Dragon Quest III HD 2D Remake hands-on preview — Using a Chimera Wing to return to the distant past

Remaking a classic game is a tricky proposition. When it’s a game with eleven entries spanning over 37 years, it gets even more tricky. What do you change? What do you keep? Do you update the combat to modern standards? What quality of life changes would you implement? The team at Square Enix had to answer these and many other questions to bring Dragon Quest to an all new audience. We recently went hands-on with the Dragon Quest III HD 2D Remake for about an hour, and I think Dragon Quest fans have a lot to be excited about.

First and foremost, while it is titled Dragon Quest III HD 2D Remake, this game is a complete reimagining of the Erdrick Trilogy – the first three games of the series. It encapsulates the major beats of Dragon Quest, Dragon Quest 2, and Dragon Quest 3. If you need a refresher (and who can blame you, it has been almost four decades), the narrative tells the story of the great hero Ortega.

Ortega, already a powerful warrior, sets off to destroy the villainous archfiend Baramos. Leaving his wife and child behind, he confronts this threat head on…and fails. You play as Ortega’s only son in Dragon Quest III. You’ve been summoned before the King of Aliahan on your sixteenth birthday. Your task is one you’ll inherit from your father – destroy Baramos and save the world. No pressure.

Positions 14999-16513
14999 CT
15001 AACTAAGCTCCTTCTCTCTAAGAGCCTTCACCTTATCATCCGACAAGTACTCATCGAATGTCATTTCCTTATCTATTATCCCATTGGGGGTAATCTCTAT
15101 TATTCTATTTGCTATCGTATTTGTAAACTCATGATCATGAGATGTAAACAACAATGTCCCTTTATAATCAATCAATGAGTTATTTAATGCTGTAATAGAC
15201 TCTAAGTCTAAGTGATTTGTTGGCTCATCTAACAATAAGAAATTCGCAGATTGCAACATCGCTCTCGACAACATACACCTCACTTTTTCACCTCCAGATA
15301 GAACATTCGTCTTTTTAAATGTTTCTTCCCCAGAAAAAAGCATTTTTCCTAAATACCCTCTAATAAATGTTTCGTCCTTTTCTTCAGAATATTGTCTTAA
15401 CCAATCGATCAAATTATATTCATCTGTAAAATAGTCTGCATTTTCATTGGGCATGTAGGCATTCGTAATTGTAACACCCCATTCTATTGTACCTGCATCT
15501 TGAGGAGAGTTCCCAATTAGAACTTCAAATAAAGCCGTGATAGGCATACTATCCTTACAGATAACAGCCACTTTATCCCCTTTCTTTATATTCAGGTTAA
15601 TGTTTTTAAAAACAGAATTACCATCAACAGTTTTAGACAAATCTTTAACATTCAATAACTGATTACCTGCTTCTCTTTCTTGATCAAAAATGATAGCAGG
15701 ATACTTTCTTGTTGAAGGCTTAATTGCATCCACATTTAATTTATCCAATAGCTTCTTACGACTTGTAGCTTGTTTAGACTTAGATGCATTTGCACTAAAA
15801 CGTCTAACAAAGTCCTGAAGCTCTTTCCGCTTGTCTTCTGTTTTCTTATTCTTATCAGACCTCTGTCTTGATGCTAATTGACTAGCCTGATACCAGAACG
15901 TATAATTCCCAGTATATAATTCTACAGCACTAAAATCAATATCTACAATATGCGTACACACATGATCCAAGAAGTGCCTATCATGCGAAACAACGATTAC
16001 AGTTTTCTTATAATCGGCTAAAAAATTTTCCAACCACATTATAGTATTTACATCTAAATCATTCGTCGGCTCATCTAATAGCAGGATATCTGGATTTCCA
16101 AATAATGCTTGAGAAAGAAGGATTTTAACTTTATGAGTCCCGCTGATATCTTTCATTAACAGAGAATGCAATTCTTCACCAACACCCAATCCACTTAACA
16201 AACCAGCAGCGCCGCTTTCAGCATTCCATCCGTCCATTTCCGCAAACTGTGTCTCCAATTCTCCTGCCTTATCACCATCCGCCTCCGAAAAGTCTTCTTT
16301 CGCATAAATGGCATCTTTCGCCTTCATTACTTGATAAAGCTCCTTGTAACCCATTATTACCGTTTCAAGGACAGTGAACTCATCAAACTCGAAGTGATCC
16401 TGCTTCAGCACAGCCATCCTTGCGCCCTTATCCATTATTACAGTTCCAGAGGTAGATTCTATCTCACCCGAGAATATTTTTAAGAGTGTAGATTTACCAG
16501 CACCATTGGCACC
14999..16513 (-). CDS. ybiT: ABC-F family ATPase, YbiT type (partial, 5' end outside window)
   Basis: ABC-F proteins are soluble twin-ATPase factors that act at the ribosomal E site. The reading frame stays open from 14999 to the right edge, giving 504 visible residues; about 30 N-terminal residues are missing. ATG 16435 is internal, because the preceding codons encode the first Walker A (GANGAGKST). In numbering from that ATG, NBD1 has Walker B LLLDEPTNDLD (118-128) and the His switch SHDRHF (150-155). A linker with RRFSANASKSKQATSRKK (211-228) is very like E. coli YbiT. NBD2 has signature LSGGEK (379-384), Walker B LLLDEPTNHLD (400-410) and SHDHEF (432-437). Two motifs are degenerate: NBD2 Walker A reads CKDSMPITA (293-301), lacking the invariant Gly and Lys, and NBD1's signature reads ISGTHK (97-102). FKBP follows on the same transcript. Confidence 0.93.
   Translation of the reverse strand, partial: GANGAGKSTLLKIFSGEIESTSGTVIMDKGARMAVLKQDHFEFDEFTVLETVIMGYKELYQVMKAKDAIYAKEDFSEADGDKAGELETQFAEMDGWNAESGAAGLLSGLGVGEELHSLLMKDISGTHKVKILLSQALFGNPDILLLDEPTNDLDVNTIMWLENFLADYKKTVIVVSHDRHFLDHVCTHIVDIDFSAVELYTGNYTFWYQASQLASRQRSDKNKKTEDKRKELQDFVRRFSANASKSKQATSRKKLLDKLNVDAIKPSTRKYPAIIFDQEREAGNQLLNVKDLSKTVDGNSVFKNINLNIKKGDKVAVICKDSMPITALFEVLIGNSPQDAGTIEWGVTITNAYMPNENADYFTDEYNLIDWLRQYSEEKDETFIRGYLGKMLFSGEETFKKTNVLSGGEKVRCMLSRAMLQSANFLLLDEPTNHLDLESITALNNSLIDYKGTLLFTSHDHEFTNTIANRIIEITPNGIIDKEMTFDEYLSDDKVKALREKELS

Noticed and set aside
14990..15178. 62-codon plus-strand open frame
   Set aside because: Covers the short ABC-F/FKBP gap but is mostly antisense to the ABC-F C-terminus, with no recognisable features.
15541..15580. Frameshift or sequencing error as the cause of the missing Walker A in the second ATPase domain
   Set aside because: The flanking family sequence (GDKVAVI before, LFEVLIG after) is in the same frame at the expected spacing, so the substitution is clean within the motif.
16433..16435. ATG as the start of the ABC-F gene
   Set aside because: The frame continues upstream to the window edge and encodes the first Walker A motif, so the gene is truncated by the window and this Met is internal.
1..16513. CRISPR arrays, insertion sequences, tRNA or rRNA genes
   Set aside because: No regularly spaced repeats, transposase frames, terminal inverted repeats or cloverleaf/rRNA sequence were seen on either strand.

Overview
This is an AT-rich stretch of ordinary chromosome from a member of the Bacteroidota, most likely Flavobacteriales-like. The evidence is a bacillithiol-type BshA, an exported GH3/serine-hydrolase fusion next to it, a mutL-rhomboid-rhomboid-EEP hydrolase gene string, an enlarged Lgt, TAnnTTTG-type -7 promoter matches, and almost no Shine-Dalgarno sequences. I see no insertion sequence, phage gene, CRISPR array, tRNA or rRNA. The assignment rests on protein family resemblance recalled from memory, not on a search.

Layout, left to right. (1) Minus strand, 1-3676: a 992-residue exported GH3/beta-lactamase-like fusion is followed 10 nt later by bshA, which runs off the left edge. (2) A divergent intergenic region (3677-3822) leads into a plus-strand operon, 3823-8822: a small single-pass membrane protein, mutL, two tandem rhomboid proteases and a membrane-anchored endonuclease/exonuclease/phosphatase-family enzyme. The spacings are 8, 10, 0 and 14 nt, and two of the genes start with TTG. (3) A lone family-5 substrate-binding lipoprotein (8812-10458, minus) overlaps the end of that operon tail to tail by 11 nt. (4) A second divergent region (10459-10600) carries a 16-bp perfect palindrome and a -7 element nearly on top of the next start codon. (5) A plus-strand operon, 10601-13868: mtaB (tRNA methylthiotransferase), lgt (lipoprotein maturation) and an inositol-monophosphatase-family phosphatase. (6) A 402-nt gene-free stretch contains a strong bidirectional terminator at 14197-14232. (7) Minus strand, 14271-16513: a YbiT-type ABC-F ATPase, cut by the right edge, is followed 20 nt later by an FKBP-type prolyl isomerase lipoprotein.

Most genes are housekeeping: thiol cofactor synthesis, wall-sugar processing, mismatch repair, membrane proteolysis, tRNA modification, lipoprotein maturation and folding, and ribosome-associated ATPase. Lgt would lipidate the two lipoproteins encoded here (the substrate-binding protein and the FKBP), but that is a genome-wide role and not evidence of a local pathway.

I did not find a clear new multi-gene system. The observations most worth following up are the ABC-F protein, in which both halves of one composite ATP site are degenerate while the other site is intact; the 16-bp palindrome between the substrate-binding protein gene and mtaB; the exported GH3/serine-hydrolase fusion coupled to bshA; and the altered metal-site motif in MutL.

Dragon Quest III HD 2D Remake uses some of the same technology as another SquareEnix hit, Octopath Traveler, but don’t think this is a simple reskin. The game looks how your imagination preserved it in your head (which is to say, far better than it actually did when it launched on the original NES). It sounds like a modern game, with a sprinkling of tiny reminders of the original. For example, when you enter combat, the sound is a touched up version of the original combat entry ditty. Similarly, going up and down stairs is the classic “crunch crunch crunch” you might recall from those classic NES days. It’s delightful in a nostalgic way that puts a smile every single time I open a door or head down into a dungeon.

Graphically, the game is a fusion of pixel art and 3D rendered characters and backgrounds. New lighting and shading effects are absolutely everywhere, bringing the world to life in all new ways. Anywhere that the team couldn’t use the original assets, they rebuilt those renders, and all with the watchful eye of original creator Yuji Horii-san to help update it while still preserving the things we know and loved about the originals. The backgrounds have received a great deal of attention as well, with an awesome tilt-shift photography style that I absolutely loved. Gone are the flat and lifeless environments, replaced by incredibly detailed castles, caves, forests, and more. Frankly, calling it a Remake might be an understatement.